With the 2-0 victory away to Aston Villa, Chelsea have notched five wins on the bounce for Graham Potter. Sometimes more than once thing can be true: Chelsea deserved it, but Kepa Arrizabalaga made some phenomenal saves and individual errors played a part in both of Mason Mount's goals. Edouard Mendy is fit again (he was on the bench) but has yet to dislodge Kepa, who appears to have seized the opportunity to play at levels not seen since he was in Spain.
More broadly, Potter is clearly still trying to find the right set-up while still drilling home his concepts. That he is winning while doing it is a credit. That it is taking a while speaks to injuries, but also to how oddly assembled this team is. The 3-4-3 formation used Sunday does not appear to be the answer -- at least not with Raheem Sterling, filling in for the injured Reece James, at wing-back -- but at this point, it's trial and error. The transition from Thomas Tuchel to Potter in terms of playing style is not quite as seamless as some thought.
Napoli gut it out to stay top as Spalletti leans on his subs' bench
Napoli dropped plenty of points at home last season and there was a moment when it looked like the clash Sunday with Bologna was heading in the same direction. They went a goal down in the 41st minute and, given that they had created little in the first half, the fears weren't illegitimate. But then Juan Jesus scrambled an equaliser just before half-time, Luciano Spalletti made two key changes and everything was turned on its head.
Off came Jack Raspadori and Matteo Politano, on came Chucky Lozano and Victor Osimhen. Lozano put Napoli ahead and, after a mistake by Alex Meret led to Bologna's equalizer, Osimhen notched the winner.
Twelve of Napoli's 25 league goals this season have come from substitutes. That speaks not just to the options available to Spalletti, but also to his ability to make the right changes at the right time.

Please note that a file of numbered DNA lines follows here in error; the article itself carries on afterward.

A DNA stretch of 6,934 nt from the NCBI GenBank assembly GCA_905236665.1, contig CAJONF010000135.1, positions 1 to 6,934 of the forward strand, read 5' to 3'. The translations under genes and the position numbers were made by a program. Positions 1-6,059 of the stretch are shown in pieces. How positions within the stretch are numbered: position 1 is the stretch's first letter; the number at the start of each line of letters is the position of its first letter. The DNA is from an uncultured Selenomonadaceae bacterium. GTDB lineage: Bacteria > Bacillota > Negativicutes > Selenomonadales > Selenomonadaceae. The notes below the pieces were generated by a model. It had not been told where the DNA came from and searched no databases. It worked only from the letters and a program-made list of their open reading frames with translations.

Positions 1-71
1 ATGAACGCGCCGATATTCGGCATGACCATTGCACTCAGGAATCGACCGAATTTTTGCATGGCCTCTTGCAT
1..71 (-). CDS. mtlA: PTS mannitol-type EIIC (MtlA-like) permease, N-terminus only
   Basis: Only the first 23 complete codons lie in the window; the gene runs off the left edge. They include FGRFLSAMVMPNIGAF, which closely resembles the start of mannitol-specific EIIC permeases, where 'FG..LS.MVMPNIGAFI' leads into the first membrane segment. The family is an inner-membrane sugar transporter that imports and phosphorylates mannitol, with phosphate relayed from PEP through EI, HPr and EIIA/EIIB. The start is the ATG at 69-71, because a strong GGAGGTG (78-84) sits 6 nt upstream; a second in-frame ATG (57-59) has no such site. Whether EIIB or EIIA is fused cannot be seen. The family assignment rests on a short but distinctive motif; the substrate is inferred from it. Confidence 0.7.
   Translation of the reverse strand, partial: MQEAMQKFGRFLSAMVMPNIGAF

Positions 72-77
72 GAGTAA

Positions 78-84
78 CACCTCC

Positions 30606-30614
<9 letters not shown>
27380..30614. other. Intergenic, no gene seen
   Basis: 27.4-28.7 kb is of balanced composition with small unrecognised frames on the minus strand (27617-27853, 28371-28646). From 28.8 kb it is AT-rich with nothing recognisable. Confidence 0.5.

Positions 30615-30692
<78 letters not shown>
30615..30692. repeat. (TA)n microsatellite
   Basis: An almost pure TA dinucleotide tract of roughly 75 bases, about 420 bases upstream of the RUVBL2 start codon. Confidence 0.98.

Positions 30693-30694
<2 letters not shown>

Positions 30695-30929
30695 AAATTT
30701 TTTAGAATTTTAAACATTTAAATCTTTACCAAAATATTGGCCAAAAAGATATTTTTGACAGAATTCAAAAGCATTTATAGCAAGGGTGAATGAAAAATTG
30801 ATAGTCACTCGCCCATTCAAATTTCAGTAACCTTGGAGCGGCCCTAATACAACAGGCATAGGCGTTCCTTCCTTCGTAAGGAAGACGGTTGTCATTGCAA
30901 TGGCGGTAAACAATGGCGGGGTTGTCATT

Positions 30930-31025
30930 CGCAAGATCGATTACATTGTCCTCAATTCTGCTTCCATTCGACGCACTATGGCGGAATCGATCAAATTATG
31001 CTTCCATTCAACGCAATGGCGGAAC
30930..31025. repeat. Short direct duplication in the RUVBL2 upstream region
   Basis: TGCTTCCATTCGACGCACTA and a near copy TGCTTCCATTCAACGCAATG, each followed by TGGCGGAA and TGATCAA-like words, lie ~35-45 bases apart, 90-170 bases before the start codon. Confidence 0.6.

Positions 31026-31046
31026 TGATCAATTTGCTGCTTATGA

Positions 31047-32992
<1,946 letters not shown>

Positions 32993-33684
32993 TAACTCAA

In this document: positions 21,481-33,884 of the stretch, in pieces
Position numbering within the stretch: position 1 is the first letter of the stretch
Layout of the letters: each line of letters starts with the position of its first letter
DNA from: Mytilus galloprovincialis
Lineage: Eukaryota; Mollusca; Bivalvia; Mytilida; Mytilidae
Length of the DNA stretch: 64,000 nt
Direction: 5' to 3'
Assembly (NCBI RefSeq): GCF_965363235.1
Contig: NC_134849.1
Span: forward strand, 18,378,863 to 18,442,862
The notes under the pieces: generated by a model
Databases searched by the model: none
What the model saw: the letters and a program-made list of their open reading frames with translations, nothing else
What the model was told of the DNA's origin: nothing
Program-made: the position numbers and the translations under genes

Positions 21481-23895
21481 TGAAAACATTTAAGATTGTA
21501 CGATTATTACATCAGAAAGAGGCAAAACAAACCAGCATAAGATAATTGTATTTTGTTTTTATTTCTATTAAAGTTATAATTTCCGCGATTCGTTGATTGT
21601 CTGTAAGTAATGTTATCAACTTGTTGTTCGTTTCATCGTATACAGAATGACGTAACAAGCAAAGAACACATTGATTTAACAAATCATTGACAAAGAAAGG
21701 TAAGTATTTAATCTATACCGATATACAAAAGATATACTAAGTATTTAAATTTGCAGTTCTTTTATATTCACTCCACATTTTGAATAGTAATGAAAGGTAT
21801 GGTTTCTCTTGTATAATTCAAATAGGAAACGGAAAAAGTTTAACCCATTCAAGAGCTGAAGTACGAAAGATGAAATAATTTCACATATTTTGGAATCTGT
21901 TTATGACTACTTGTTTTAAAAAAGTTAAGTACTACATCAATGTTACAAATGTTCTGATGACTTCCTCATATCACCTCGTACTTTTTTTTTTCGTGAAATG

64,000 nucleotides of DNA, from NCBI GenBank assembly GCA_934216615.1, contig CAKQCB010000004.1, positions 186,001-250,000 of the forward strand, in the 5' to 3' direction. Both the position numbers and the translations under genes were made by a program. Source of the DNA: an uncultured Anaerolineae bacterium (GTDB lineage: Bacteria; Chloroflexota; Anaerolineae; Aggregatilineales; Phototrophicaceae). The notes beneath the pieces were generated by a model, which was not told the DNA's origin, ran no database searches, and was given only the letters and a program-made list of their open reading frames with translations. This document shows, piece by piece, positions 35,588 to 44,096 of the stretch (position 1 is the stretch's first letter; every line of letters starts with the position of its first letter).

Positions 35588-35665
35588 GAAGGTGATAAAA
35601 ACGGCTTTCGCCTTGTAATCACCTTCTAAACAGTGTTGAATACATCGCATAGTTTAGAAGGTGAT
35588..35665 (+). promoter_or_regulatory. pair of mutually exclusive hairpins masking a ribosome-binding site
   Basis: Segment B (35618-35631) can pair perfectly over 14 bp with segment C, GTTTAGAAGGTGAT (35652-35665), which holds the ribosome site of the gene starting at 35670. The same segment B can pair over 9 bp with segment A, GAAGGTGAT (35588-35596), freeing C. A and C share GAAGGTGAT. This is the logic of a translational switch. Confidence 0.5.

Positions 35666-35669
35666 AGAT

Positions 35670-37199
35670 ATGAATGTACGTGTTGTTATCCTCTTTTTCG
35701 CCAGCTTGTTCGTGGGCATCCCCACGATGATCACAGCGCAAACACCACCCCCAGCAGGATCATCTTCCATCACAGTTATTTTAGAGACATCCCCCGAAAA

Sane shines as Bayern rampage, Freiburg comes back down to earth
Bayern made Freiburg look like cannon fodder, which is what they've been in the past, but what they most certainly aren't this season: heading into the game, they had lost just once in all competitions. But that's how they appeared to a Bayern side perhaps keen to show that their earlier wobbles are a thing of the past.
It finished 5-0 -- it could have been more but, with all due respect, Eric Maxim Choupo-Moting was leading the line -- and the standout was Leroy Sane. His more central position has unlocked so many aspects of his game and he's playing some of the best football of his career.
What also helped was the back four, which as I see it is probably Julian Nagelsmann's best combination: Alphonso Davies and Noussair Mazraoui out wide, Matthijs De Ligt and Dayton Upamecano (or Lucas Hernandez) in the middle. Once Thomas Muller is back and healthy, it will be interesting to see how Nagelsmann puts the pieces together. Playing him up front, with Sadio Mane wide and Sane through the middle -- has to be tempting, but then where do you put Jamal Musiala?
It's a nice dilemma for any manager to have.
Barella shines as Inter win to get back on track
Inter began the month with a home defeat against Roma. It didn't matter that they played reasonably well; all that mattered was that it was the second loss in a row, which meant the knives were out for coach Simone Inzaghi. The reaction is excessive, but hey, this is Inter: psychodramas are never far away. Since then, they've notched two Serie A wins (most recently the 2-0 over Salernitana) and, more significantly, they got the results they needed (1-0 and 3-3) in the virtual playoff home-and-away series against Barcelona in the Champions League.
Romelu Lukaku is still out injured and Marcelo Brozovic too, but the side has very obviously rallied around Inzaghi, and he has done his part by making them that little bit more direct. All of this has suited Nicolo Barella who was back to his very best against Barca and on Sunday. He's becoming the emotional leader of this side and he has all the qualities to step up.
(Also relevant is the fact that Andre Onana has finally replaced Samir Handanovic as the week-in, week-out goalkeeper... it took forever and it may have been a painful step given Handanovic's service, but it was necessary.)